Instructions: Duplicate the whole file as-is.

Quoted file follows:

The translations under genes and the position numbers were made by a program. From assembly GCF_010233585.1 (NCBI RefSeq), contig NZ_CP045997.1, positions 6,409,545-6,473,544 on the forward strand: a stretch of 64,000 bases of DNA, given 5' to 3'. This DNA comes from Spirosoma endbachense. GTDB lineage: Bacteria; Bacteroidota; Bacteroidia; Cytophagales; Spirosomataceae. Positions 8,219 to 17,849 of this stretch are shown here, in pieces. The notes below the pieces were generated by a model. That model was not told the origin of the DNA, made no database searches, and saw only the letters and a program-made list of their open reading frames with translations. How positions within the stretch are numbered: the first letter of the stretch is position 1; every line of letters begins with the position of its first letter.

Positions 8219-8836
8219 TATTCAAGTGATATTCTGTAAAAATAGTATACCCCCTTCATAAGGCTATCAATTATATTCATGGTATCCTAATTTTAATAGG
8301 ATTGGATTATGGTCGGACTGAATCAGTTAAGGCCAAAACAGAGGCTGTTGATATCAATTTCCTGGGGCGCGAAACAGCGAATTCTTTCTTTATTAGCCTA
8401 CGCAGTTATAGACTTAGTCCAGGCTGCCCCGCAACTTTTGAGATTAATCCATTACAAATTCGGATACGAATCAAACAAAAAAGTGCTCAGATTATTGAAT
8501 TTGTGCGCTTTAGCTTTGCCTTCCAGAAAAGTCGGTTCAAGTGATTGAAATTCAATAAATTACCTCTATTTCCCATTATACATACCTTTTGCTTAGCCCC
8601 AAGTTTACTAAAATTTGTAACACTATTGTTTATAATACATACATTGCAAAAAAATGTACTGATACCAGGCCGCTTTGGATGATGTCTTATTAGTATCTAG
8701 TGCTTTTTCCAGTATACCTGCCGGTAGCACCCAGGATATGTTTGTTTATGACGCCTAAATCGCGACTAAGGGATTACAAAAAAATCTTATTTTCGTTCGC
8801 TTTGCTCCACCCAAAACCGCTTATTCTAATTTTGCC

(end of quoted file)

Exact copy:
The translations under genes and the position numbers were made by a program. From assembly GCF_010233585.1 (NCBI RefSeq), contig NZ_CP045997.1, positions 6,409,545-6,473,544 on the forward strand: a stretch of 64,000 bases of DNA, given 5' to 3'. This DNA comes from Spirosoma endbachense. GTDB lineage: Bacteria; Bacteroidota; Bacteroidia; Cytophagales; Spirosomataceae. Positions 8,219 to 17,849 of this stretch are shown here, in pieces. The notes below the pieces were generated by a model. That model was not told the origin of the DNA, made no database searches, and saw only the letters and a program-made list of their open reading frames with translations. How positions within the stretch are numbered: the first letter of the stretch is position 1; every line of letters begins with the position of its first letter.

Positions 8219-8836
8219 TATTCAAGTGATATTCTGTAAAAATAGTATACCCCCTTCATAAGGCTATCAATTATATTCATGGTATCCTAATTTTAATAGG
8301 ATTGGATTATGGTCGGACTGAATCAGTTAAGGCCAAAACAGAGGCTGTTGATATCAATTTCCTGGGGCGCGAAACAGCGAATTCTTTCTTTATTAGCCTA
8401 CGCAGTTATAGACTTAGTCCAGGCTGCCCCGCAACTTTTGAGATTAATCCATTACAAATTCGGATACGAATCAAACAAAAAAGTGCTCAGATTATTGAAT
8501 TTGTGCGCTTTAGCTTTGCCTTCCAGAAAAGTCGGTTCAAGTGATTGAAATTCAATAAATTACCTCTATTTCCCATTATACATACCTTTTGCTTAGCCCC
8601 AAGTTTACTAAAATTTGTAACACTATTGTTTATAATACATACATTGCAAAAAAATGTACTGATACCAGGCCGCTTTGGATGATGTCTTATTAGTATCTAG
8701 TGCTTTTTCCAGTATACCTGCCGGTAGCACCCAGGATATGTTTGTTTATGACGCCTAAATCGCGACTAAGGGATTACAAAAAAATCTTATTTTCGTTCGC
8801 TTTGCTCCACCCAAAACCGCTTATTCTAATTTTGCC